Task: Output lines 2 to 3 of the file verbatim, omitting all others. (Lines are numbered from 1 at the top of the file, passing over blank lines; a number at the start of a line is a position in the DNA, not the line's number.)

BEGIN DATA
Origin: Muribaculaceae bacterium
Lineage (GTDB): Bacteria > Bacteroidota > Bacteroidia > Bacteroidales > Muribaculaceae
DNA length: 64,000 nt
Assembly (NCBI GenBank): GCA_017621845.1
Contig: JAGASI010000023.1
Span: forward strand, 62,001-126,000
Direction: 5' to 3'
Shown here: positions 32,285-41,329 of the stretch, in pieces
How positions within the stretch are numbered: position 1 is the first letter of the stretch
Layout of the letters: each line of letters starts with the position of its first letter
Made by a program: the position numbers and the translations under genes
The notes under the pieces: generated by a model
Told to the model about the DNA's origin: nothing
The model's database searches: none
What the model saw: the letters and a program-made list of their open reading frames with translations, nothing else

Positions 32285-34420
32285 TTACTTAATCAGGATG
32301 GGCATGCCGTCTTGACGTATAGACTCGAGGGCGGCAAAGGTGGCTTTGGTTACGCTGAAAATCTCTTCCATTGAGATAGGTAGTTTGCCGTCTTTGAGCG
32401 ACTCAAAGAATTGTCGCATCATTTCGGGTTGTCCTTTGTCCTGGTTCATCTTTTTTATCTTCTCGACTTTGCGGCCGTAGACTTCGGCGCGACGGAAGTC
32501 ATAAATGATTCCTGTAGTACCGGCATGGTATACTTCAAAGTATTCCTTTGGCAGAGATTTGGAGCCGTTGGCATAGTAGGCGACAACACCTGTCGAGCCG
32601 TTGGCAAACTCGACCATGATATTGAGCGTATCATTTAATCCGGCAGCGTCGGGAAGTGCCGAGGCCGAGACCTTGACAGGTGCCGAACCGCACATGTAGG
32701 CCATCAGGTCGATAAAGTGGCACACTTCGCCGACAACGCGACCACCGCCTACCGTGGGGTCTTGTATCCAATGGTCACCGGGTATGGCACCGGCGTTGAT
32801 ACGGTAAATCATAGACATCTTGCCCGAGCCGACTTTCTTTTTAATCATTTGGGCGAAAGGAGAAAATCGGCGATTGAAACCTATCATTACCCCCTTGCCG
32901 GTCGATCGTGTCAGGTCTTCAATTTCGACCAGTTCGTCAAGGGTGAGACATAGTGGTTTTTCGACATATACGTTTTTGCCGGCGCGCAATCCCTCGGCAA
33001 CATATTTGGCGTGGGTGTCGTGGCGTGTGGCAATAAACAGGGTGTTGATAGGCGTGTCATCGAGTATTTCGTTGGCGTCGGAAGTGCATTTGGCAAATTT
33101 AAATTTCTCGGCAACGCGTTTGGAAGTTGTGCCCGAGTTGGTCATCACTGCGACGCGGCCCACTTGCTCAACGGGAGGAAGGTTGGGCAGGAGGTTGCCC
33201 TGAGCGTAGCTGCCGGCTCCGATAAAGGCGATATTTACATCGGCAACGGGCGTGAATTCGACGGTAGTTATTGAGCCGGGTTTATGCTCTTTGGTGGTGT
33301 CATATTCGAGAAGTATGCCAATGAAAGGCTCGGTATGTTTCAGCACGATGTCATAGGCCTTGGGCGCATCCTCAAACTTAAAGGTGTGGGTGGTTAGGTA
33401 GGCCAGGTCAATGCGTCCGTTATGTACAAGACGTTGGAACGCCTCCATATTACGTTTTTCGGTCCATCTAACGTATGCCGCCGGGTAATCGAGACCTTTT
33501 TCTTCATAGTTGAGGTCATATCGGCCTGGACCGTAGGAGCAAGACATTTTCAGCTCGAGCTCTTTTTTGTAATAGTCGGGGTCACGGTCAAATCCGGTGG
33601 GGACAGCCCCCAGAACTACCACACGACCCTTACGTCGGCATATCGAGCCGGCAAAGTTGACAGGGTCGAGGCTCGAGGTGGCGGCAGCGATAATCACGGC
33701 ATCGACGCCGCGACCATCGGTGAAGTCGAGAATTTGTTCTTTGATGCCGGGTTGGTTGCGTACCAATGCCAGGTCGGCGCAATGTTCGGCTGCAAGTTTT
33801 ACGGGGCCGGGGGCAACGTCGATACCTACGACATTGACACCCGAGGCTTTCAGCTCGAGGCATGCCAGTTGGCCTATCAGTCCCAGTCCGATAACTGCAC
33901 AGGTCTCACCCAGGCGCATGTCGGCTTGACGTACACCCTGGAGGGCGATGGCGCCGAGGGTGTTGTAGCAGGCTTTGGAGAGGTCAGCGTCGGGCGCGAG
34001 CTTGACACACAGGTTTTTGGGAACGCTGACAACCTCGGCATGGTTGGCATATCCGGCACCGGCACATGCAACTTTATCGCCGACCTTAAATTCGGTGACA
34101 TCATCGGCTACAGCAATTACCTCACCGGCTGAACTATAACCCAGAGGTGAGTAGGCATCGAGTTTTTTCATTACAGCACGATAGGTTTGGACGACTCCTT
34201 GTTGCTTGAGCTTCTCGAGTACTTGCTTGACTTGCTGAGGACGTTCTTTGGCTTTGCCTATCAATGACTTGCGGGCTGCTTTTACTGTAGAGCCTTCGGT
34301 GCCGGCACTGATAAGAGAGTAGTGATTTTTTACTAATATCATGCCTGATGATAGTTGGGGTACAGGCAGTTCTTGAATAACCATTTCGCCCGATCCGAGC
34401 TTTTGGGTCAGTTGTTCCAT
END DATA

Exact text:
Lineage (GTDB): Bacteria > Bacteroidota > Bacteroidia > Bacteroidales > Muribaculaceae
DNA length: 64,000 nt